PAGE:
Among the many reasons Oaxaca (pronounced WA-HA-KA) is well known are its exquisite handicrafts. Drawing upon generations of tradition, as well as vast quantities of raw materials, many artists within this state in Southern Mexico dedicate their lives to perfecting their craft.
In Oaxaca: Crafts of a Culture, you and up to three friends assume the role of skilled Oaxacan handicraftsmen preparing to craft and sell art at a bustling tianguis in Oaxaca City. Will you reach a distinguished position with your exquisite craftsmanship, or are your crafts common for the culture?
We reached our initial funding goal in less than 36 hours! Now we're hitting stretch goals to beef up the components and unlock additional content! Here's what we've unlocked so far:
And here's what we're working on in our Workshop:
Oaxaca: Crafts of a Culture is played over three rounds where you roll dice, gather raw materials, turn them into works of art, and then display them in your Market Stall!
The player with the most points at the end of the third round is the winner!
Here's a wonderful how-to-play video from our good friend and fellow play-tester, Jason Taylor:
Here's a closer look at Oaxaca's solo mode:
For more information, you can check out the rule book or even download the print-and-play files (in color or black & white) to assemble and try out your own copy! This print-and-play version uses standard dice.
Oxaca: Crafts of a Culture comes in a pretty small box but packs a major punch!
Check out Rafael Cordero's whole written review right here.
Check out David McMillan's whole written review right here.
$5: Print-and-Play files for both Tower and Project Dreamscape
Although Tower has completely sold out and I'm down to just a few copies of Project Dreamscape, one way you can still play one or both games is by pledging an extra $5. I'll send you a couple of super-high-quality PDFs that mirror the files sent to the manufacturer. This means full bleed on each card, and handy cut lines to ensure you make a beautiful game that you print out at home.
$30: Extra Copy of Oaxaca: Crafts of a Culture
You will only be charged for shipping on your original pledge--any additional copies of Oaxaca you purchase will have free shipping!
$15: Roll-up Play Mat
If you're pledging for an extra copy of the game, consider grabbing an extra play mat as well!
I am pleased to be able to say that Oaxaca will be my first EU-friendly project--in fact, it's also Mexico, Canada, New Zealand, and Australia friendly too! If you're unfamiliar with the term, this means that a portion of the games will be sent directly to the those destinations after manufacturing, and then they'll go out to all the respective backers--this means backers in those destinations won't have to worry about import or customs fees. I pay them!
The exception to this is the collector's edition, which will need to be assembled in my home before I mail it out--unfortunately, I cannot offer import-friendly shipping on this pledge level.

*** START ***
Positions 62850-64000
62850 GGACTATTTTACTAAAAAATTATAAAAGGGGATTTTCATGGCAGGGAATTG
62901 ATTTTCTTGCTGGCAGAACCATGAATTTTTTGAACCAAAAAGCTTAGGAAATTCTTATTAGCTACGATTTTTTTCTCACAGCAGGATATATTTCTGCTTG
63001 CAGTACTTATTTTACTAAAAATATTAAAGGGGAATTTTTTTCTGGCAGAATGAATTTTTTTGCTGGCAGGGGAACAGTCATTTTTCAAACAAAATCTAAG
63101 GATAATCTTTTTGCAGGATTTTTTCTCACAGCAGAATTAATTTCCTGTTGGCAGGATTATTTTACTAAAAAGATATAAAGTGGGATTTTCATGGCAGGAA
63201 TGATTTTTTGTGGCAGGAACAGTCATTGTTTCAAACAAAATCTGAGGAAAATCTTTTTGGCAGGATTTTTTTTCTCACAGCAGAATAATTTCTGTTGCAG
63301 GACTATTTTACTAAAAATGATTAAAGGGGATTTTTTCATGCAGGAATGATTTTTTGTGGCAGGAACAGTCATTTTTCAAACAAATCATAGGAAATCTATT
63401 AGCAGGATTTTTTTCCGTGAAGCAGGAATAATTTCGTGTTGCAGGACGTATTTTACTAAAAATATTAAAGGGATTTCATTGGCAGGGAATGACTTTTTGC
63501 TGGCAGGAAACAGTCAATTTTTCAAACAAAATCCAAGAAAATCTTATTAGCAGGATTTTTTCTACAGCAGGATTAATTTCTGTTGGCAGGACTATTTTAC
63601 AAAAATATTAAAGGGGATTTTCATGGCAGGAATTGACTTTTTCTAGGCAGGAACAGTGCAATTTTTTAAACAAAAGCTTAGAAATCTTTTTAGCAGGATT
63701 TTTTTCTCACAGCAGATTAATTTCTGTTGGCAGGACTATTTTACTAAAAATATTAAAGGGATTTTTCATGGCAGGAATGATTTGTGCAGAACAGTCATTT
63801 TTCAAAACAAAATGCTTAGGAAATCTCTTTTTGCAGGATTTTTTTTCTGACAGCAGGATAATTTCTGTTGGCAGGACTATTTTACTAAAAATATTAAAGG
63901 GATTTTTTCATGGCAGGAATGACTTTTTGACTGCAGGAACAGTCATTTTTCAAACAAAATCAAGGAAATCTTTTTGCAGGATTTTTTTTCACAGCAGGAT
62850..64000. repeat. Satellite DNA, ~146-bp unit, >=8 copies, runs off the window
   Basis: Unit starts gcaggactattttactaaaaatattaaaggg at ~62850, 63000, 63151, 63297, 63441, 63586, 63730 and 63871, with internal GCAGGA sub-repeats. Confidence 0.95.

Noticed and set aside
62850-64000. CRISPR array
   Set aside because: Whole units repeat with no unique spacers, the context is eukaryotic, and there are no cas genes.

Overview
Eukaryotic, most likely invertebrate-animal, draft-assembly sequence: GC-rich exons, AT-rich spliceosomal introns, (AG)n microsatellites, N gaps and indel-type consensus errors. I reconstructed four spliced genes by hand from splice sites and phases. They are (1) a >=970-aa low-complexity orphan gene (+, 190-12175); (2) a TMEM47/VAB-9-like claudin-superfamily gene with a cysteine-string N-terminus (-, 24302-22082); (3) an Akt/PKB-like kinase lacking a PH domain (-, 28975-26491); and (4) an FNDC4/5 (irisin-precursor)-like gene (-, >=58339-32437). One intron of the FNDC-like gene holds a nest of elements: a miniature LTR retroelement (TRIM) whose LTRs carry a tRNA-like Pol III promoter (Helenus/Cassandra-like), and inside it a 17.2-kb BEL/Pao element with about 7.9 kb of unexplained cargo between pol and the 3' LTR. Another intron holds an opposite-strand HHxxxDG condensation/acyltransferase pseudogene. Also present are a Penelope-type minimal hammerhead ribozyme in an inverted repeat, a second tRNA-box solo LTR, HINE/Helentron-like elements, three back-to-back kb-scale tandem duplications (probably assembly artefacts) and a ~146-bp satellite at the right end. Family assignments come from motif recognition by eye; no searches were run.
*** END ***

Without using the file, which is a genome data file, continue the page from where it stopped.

US shipping for all pledge levels is free. For backers outside the US, a $15 shipping charge will be added to your pledge to help pay the cost of shipping, except for Mexico which is $5, and Brazil which is $20. For the collector's edition, which will be sent with one-of-a-kind handicrafts and insured, shipping is $50 for international backers ($75 for Brazil).
Because of how quickly the $100 collector's edition has sold out, we're offing an $80 version that is the same, but includes no Oaxacan woodcarvings--sorry! The shipping prices outlined above apply to this pledge level as well.
Currently, backers from all other territories will have their games shipped from the US, though I am working on Canada-friendly shipping right now.
You may pledge for additional copies of the game by adding $30 per copy to your pledge--no additional shipping charges will be imposed.
When I first laid eyes on Oaxaca: Crafts of a Culture back in 2015, it was under a different working title: In the Ruins. Designed by Sarah and Will Reed, In the Ruins had an archaeology theme where players would visit dig sites, gain artifacts, and research them for points. It was a really fun game with, well, a competent and well-represented theme.
Similar to Sarah and Will’s Project Dreamscape before it, I knew pretty early in my first play-through that I wanted to publish In the Ruins--it was fun! My favorite thing about the game is how it rewards planning by giving you opportunities to create combos and wipe multiple Craft Tokens from your cards in a single turn. But when it came time to actually publish the game--when we put our heads together to develop it--we had some difficulties coming up with an art direction we liked. While archaeology is the focus in many of my favorite games such as Thebes, Artifacts, Inc., and the aptly named Archaeology: The Card Game, I didn't find it to be compelling subject matter to explore in such a well-represented genre. That’s when I brought up a Oaxacan theme, and I think all three of us were a little surprised at how quickly everything came together.
I’ve been fascinated with Oaxaca’s handicrafts for years now, ever since my wife surprised me with my first alebrije while she studied abroad in the beautiful state. I’ve collected little bits of barro negro pottery and tin art here and there, and I’m still spellbound by the incredibly specific processes Oaxaca’s artists employ when crafting their beautiful art--often using raw materials right there in the state! You really won’t find anything quite like it anywhere in the world.